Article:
Vera Cherepinsky

Learn More
The current standard correlation coefficient used in the analysis of microarray data was introduced by M. B. Eisen, P. T. Spellman, P. O. Brown, and D. Botstein [(1998) Proc. Natl. Acad. Sci. USA 95, 14863-14868]. Its formulation is rather arbitrary. We give a mathematically rigorous correlation coefficient of two data vectors based on James-Stein shrinkage(More)
We collaborate in a research program aimed at creating a rigorous framework, experimental infrastructure, and computational environment for understanding, experimenting with, manipulating, and modifying a diverse set of fundamental biological processes at multiple scales and spatio-temporal modes. The novelty of our research is based on an approach that (i)(More)
Microarray technology, in its simplest form, allows one to gather abundance data for target DNA molecules, associated with genomes or gene-expressions, and relies on hybridizing the target to many short probe oligonucleotides arrayed on a surface. While for such multiplexed reactions conditions are optimized to make the most of each individual probe-target(More)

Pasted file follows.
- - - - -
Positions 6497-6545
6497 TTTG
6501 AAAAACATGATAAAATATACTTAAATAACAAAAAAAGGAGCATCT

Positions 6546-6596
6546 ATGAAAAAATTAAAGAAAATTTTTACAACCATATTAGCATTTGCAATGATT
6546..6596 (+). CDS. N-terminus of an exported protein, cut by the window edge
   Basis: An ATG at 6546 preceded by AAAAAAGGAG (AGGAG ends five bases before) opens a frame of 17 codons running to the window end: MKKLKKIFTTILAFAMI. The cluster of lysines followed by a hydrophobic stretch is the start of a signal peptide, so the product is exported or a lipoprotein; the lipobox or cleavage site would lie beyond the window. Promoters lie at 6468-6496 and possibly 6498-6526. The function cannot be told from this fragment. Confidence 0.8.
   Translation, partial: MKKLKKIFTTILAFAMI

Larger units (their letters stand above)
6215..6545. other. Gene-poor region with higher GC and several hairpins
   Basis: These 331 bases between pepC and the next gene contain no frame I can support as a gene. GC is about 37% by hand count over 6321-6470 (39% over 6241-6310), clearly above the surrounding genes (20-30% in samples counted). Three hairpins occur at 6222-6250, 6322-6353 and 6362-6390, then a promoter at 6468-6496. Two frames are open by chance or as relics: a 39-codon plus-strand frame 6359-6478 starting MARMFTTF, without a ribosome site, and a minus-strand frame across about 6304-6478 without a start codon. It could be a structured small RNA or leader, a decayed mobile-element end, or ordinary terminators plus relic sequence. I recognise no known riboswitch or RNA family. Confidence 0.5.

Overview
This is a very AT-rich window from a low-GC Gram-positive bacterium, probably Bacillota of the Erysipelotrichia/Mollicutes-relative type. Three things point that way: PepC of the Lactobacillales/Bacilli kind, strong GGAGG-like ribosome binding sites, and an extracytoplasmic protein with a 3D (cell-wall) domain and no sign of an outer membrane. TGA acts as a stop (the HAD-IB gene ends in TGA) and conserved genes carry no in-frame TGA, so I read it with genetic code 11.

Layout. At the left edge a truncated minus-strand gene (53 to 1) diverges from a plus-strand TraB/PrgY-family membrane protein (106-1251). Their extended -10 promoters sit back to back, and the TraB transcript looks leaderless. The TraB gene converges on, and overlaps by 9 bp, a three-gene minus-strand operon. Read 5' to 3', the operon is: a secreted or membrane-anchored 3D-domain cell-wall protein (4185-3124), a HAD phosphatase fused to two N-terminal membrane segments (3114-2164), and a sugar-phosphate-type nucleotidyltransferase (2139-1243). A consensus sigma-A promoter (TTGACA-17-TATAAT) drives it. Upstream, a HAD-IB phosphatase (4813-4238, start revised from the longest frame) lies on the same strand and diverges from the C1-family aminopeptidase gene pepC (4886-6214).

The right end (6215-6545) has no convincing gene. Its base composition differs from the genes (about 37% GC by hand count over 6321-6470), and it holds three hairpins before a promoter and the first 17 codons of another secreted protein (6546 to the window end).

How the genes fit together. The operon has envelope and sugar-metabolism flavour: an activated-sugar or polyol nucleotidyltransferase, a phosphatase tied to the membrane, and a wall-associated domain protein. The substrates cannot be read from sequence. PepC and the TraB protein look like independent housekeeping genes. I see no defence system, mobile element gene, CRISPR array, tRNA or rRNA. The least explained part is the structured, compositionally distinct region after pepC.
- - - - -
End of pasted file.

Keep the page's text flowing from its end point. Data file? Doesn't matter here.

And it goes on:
We collaborate in a research program aimed at creating a rigorous framework, experimental infrastructure, and computational environment for understanding, experimenting with, manipulating, and modifying a diverse set of fundamental biological processes at multiple scales and spatio-temporal modes. The novelty of our research is based on an approach that (i)(More)
The current standard correlation coefficient used in the analysis of microarray data, including gene expression arrays, was introduced in [1]. Its formulation is rather arbitrary. We give a mathematically rigorous derivation of the correlation coefficient of two gene expression vectors based on James-Stein Shrinkage estimators. We use the background(More)
Its formulation is rather arbitrary. We give a mathematically rigorous correlation coefficient of two data vectors based on James– Stein shrinkage estimators. We use the assumptions described by Eisen et al., also using the fact that the data can be treated as transformed into normal distributions. While Eisen et al. use zero as an estimator for the(More)
  • 1